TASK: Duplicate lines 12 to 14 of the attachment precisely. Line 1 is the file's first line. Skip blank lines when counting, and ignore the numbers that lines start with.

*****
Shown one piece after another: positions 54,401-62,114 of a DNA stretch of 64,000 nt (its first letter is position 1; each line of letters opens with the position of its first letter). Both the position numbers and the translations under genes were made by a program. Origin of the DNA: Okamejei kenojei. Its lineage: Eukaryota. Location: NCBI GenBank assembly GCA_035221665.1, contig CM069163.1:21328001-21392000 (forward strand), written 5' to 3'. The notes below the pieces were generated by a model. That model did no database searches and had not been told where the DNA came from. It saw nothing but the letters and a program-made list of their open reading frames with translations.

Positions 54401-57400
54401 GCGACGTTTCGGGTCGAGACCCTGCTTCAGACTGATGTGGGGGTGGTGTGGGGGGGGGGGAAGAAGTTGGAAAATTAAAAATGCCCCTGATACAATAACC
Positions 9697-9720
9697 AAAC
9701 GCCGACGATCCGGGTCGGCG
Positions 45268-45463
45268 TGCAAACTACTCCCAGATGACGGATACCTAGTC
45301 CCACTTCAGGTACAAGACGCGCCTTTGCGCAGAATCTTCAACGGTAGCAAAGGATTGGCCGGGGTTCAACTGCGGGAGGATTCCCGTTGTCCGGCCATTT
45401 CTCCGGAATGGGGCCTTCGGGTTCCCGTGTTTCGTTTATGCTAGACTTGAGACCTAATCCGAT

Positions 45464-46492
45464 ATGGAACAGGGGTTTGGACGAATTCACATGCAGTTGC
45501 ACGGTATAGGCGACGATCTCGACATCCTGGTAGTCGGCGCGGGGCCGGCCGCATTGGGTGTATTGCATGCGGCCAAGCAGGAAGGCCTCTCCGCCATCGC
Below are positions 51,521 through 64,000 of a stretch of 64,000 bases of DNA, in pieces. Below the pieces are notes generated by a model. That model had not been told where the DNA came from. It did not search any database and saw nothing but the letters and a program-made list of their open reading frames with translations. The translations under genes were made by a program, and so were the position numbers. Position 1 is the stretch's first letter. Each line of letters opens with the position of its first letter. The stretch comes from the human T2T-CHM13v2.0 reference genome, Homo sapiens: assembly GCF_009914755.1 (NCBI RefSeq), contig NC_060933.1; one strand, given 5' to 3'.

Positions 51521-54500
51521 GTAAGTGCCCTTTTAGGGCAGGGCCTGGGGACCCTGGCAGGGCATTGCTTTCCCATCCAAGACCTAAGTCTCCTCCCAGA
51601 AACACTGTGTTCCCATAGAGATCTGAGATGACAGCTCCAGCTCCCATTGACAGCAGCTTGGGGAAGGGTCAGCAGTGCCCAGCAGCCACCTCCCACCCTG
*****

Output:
45464 ATGGAACAGGGGTTTGGACGAATTCACATGCAGTTGC
45501 ACGGTATAGGCGACGATCTCGACATCCTGGTAGTCGGCGCGGGGCCGGCCGCATTGGGTGTATTGCATGCGGCCAAGCAGGAAGGCCTCTCCGCCATCGC
Below are positions 51,521 through 64,000 of a stretch of 64,000 bases of DNA, in pieces. Below the pieces are notes generated by a model. That model had not been told where the DNA came from. It did not search any database and saw nothing but the letters and a program-made list of their open reading frames with translations. The translations under genes were made by a program, and so were the position numbers. Position 1 is the stretch's first letter. Each line of letters opens with the position of its first letter. The stretch comes from the human T2T-CHM13v2.0 reference genome, Homo sapiens: assembly GCF_009914755.1 (NCBI RefSeq), contig NC_060933.1; one strand, given 5' to 3'.